Mystery Shawl 10 opened on July 31 for membership and yarn orders. I predicted maybe 60-70 orders and was prepared with enough undyed yarn on cones for that plus a bit more.  Undyed yarn has since been reordered three times, twice asking for expedited shipping. AND I am about to order again! At this point 123 orders have arrived from all over the US and the world. Flabbergasted is my reaction to the amount of orders but I am so very much pleased as well. Impressed too that so many people like my dyeing.

The special skeins are 1100 yards each of a blend of superwash merino, bamboo and nylon dyed in a choice of three tonal colors that are not yet on my website (but will be next week). I have learned that skeins of that size take forever to dry. Also only 2 fit in each pot with three in a pinch. That means 10-12 skeins per dye session get done. Not bad at all if one does not have a major fiber festival to prepare for. However periodically I came down from the high and remembered that I do. So some days have consisted of two sessions which take up lots of time in skeining, filling pots, adding dyes, soaking skeins, cooking skeins, cooling skeins, rinsing skeins and then starting all over again. Plus there are, delightfully, regular orders to prepare and get out. I also like to eat, sleep, take breaks, walk with the dog and cat and talk to Jim. Oh and I have been writing two patterns and helping with two others. Thinking about this too much leaves me breathless.

So here is a photo blog showing you a bit of what has been going on.
Skeins of undyed yarn mainly skeined by Cathy C. Muchas gracias mi amiga.

Pots of dyed yarn.  That's Paintbox on the right and Denim on the left.

Pots of dyed shawl yarn--on the right is a new color - Fern with a dark glimpse of Black Cherry on the left.

Yarn and fiber drying in the LR as it is too damp and rainy to dry outside

Drying fiber again in the LR after it was rescued from the drizzle outside. sigh

Skeins of dyed and dried sock yarn waiting for reskeining which was and is being done mostly by Jim. My HERO!

Bagged stuff waiting for more stuff so it can eventually be ready to load for Hemlock

More bags of fiber

There should be a pic here of the table loaded with Mystery Shawl orders waiting to go out but I kept forgetting to take those shots.

AND the ubiquitous calendar that kept it all going throughout the past 6 weeks.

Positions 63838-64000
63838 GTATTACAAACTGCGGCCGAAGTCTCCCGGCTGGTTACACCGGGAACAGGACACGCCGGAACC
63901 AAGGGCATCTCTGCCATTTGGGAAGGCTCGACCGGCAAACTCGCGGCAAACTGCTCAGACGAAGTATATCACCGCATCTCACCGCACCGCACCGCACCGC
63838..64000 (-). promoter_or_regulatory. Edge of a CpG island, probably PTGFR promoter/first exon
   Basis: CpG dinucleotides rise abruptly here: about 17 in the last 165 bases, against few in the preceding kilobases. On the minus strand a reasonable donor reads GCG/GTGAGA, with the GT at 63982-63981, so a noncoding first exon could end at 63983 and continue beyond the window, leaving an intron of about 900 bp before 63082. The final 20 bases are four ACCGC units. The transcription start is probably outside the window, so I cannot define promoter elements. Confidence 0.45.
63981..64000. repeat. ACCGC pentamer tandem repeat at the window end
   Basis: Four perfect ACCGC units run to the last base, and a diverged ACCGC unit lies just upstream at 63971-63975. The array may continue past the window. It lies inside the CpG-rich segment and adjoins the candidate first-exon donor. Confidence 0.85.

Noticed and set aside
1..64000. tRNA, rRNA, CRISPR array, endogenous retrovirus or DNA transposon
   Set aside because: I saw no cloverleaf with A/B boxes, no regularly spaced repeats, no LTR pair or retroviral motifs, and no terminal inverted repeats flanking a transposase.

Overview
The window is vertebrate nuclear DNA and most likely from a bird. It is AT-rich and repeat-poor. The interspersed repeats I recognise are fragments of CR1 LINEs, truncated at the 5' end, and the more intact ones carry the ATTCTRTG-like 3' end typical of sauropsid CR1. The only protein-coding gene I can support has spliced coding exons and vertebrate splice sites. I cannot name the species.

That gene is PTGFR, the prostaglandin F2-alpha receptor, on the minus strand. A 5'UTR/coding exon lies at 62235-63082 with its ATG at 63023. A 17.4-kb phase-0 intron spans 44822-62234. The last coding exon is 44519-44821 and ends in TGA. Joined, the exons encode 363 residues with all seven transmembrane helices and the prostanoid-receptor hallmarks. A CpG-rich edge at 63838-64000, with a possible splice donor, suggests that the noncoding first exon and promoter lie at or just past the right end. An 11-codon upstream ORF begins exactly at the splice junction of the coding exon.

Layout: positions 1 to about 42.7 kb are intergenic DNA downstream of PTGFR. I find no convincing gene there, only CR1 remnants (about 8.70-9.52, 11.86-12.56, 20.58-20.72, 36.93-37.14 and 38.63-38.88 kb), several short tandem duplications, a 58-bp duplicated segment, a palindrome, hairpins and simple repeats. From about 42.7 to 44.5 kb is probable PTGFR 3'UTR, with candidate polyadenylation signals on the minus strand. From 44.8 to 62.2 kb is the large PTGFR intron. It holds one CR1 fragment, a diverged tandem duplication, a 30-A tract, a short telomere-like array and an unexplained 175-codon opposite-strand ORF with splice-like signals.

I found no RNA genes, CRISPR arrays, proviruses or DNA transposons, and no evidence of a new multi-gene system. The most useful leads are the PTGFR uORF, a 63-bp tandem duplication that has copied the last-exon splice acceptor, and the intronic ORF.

Wednesday, September 3, 2008


Working with the Supercarder is making magic. Of course it needs careful usage but once you know what to do and have practiced a bunch you can make some fantastic batts.

First--give over an entire section of your living room and purchase a shop vac for decorative addition.  

2--Measure out some fiber.  Next spread out a bit more to choose just how the fibers are going to be carded.

3-- Stand square in front of the carder at the No Fingers end and turn it on.

4-- Separate out some fiber and let it feed into the rollers.

5-- Watch those fingers!!!

6-- Make nice to the biggest drum.

7-- Now that the carder  knows what it is being fed it will be rather hungry.  Keep feeding a little at a time.

8-- It's mouth will be continually open like a baby bird.  Keep feeding.

more more more

Don't forget to make nice occasionally.  ( in the background is a basket of preweighed fibers waiting their turn.)

Lookin' good huh?  (angelina is on the right.)  Done feeding?  Shut it off.

OK now for the big time!  
9--CAREFULLY break the circle remembering to be nice to the machine.

and 10--lift the batt as a whole piece off the large drum.  Sometimes the drum is still greedy so being especially nice will encourage it to release the entire batt.

11--fold and admire.

12-- band, admire

13-15--clean (drums, under drums, table top, under the table.  Bits of fluff get everywhere).

Major magic time.  Pixies are slowly being added to the Pixie Batt webpage.  So far we have some nice alpaca/bfl ones ready to go.